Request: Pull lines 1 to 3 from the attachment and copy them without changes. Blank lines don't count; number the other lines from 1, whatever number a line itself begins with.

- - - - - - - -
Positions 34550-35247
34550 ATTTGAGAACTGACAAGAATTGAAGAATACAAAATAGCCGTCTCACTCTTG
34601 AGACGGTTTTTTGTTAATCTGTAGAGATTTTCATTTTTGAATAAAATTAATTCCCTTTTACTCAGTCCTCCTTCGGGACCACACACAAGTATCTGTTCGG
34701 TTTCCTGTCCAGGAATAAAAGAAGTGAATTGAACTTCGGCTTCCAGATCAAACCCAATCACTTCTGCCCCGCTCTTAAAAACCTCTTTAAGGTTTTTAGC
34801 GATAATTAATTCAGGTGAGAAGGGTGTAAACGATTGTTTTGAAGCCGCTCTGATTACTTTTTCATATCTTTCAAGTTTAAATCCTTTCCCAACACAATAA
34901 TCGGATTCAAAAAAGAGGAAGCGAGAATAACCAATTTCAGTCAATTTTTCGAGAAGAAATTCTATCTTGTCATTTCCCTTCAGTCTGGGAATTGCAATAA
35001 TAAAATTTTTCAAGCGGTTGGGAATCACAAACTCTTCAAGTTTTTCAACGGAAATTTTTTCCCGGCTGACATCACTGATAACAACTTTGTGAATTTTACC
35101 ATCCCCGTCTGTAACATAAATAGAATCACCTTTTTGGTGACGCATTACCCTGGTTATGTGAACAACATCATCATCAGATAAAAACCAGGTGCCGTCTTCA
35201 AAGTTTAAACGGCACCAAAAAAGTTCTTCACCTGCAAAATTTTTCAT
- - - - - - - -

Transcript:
Positions 34550-35247
34550 ATTTGAGAACTGACAAGAATTGAAGAATACAAAATAGCCGTCTCACTCTTG
34601 AGACGGTTTTTTGTTAATCTGTAGAGATTTTCATTTTTGAATAAAATTAATTCCCTTTTACTCAGTCCTCCTTCGGGACCACACACAAGTATCTGTTCGG